Thursday, February 08, 2007

Legal Hot Air
February 6, 2007 - Wall Street Journal

The U.N.'s latest global warming report is being spun as a wake-up call. But whether or not you agree on the need for urgent action, it ought to be obvious that the absolute last branch of government that should set climate policy is the courts. As usual, California Attorney General Jerry Brown has his own ideas.

At issue is a federal lawsuit filed last September by Mr. Brown's predecessor, Bill Lockyer, asking for billions of dollars worth of damages to be levied against six automakers -- General Motors, Toyota, Ford, Honda, Nissan and Chrysler -- because their products allegedly create a common-law "nuisance" by contributing to global warming.

At the time most observers, Mr. Brown included, appeared to regard the move as an election-year stunt. But now that he's in office, Mr. Brown has decided to pursue the case, which he says rests on "sound legal doctrine." Because "no federal statute speaks directly to the particular problem of global warming," says California's recent response to the carmakers' motion for dismissal, ". . . federal common law applies."

Uh-huh. We don't want to give Governor Brown any ideas, but if making a legal product that might contribute to global warming is an actionable offense, why stop with the automakers? How about the publisher of the Los Angeles Times, which deprives the world of a "carbon sink" (aka a tree) to create its daily product? Or how about cattle ranchers, whose flatulent herds emit massive amounts of methane before they become steaks on your dinner table? Methane is a far more potent greenhouse gas than CO2.

In short, there's scarcely any economic activity imaginable that doesn't somehow affect the balance of greenhouse gases, which is why a "nuisance" complaint against any single industry doesn't make sense. It's also why the judiciary has so far wisely refused to get drawn into this kind of blame game. A New York federal district court has already rejected an attempt by Mr. Lockyer and others to hold the utility industry responsible for global warming, saying it would be wrong "to impose by judicial fiat" CO2 regulations that "Congress and the Executive" have considered and declined to impose.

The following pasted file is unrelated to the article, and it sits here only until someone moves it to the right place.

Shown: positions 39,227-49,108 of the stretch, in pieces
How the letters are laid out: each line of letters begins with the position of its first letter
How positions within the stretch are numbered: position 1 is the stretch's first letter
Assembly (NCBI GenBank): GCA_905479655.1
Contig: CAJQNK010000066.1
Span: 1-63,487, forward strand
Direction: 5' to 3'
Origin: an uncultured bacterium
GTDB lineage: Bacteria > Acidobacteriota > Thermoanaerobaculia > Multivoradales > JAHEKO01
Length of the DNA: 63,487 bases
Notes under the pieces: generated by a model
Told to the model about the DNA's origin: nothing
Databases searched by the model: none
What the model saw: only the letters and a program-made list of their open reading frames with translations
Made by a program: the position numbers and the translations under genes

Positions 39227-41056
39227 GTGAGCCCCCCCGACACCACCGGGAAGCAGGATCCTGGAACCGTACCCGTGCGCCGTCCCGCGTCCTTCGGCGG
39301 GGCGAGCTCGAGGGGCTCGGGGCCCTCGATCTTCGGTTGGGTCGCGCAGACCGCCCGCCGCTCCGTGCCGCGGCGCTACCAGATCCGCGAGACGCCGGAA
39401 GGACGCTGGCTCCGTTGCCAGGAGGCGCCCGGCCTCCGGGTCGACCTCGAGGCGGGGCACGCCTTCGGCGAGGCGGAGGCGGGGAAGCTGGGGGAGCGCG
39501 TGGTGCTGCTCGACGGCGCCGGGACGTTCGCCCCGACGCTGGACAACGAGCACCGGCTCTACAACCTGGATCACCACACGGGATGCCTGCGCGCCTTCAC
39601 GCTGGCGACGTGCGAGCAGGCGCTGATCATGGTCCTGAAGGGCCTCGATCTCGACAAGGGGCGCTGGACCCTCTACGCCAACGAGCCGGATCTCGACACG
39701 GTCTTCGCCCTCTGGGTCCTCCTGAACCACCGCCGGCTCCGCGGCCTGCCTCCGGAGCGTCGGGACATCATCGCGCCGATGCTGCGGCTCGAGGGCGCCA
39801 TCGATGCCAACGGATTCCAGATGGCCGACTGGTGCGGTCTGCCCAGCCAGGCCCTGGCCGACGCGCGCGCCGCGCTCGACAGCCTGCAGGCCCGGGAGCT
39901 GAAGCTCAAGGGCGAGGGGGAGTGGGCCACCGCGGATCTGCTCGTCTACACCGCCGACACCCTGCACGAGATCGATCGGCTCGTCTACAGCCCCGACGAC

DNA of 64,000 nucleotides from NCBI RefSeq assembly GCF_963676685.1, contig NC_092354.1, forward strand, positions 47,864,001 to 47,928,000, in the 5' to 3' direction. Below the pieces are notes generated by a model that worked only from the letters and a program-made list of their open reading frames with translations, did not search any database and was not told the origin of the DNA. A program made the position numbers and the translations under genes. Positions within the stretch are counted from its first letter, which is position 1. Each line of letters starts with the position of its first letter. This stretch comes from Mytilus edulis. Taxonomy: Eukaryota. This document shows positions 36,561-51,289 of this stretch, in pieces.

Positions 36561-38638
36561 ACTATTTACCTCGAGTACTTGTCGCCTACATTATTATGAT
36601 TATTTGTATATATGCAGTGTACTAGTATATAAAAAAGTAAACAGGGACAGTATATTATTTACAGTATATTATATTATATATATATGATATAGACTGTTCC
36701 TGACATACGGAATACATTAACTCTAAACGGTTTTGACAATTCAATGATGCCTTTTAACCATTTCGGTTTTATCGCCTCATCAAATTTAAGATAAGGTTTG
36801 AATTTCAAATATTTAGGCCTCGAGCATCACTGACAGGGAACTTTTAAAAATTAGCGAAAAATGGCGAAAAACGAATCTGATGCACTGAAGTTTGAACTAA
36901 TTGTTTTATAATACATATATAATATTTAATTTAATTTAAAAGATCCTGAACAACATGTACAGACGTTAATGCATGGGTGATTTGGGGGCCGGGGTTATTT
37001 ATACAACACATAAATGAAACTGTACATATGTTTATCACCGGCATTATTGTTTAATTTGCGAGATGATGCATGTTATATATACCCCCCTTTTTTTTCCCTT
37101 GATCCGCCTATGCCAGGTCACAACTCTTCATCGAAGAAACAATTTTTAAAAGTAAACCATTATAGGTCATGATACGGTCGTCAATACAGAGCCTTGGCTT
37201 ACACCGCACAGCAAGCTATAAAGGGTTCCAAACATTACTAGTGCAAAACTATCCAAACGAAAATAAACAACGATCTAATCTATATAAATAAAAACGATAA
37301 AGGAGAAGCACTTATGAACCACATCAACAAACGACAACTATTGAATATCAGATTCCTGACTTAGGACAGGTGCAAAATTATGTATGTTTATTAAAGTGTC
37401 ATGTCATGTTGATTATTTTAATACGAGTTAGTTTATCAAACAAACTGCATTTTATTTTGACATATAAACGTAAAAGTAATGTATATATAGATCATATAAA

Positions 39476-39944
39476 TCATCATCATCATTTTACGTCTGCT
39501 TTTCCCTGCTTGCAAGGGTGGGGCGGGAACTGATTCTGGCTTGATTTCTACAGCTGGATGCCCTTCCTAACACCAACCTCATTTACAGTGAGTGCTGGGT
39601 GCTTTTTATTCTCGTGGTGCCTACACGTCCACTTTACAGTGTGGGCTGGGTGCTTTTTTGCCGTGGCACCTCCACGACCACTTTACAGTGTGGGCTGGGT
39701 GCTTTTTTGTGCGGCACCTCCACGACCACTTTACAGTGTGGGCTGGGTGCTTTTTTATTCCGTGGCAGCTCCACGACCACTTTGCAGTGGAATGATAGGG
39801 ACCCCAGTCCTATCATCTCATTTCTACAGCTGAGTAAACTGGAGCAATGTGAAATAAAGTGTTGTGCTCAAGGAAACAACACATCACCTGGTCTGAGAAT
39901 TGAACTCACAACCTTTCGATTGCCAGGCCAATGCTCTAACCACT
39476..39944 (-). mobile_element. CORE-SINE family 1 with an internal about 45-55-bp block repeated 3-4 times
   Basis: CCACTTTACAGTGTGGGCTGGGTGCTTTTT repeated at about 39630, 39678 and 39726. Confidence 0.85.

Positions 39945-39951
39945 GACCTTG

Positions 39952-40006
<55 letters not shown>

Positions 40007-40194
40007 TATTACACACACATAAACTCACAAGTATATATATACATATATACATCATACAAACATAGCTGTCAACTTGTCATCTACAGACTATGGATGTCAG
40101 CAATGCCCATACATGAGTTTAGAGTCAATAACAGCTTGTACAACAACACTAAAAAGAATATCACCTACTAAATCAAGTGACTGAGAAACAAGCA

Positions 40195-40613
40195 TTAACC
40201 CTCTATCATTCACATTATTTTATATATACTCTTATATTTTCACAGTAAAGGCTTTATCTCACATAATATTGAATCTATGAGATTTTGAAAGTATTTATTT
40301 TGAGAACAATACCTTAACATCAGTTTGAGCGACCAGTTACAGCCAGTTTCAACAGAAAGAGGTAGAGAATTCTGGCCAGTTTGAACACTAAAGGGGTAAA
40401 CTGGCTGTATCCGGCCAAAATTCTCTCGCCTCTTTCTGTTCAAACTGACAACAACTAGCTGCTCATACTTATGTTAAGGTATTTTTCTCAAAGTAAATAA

In any case, as global warming alarmists never tire of reminding us, any serious attempt to control greenhouse gas levels would have to be an international one. That means the primary Constitutional responsibility for the issue lies with the President, who negotiates treaties. Congress, which regulates automobile mileage and other tailpipe emissions, is also free to pass unilateral CO2 caps if it wishes. That it has so far decided not to do so may be a source of angst to some people. But it's hardly an excuse for an end-run by an ambitious state attorney general around the country's system of environmental regulation.

Given the existence of the Clean Air Act and many other environmental rules, it's preposterous for California to invoke the common law as if Congress had never considered the issue. Or as the Environmental Protection Agency has written by way of explaining why we'd need a national approach to the alleged problem: "[I]t is hard to imagine any issue in the environmental arena having greater 'economic and political significance' than regulation of activities that might lead to global climate change."

If environmentalists want the U.S. political system to do something about CO2 emissions, a good place to start would be convincing a majority of Americans that they are serious people with serious concerns. California's attempt to single out automakers -- which gives a whole new meaning to the term "junk lawsuit" -- is not helping their case.

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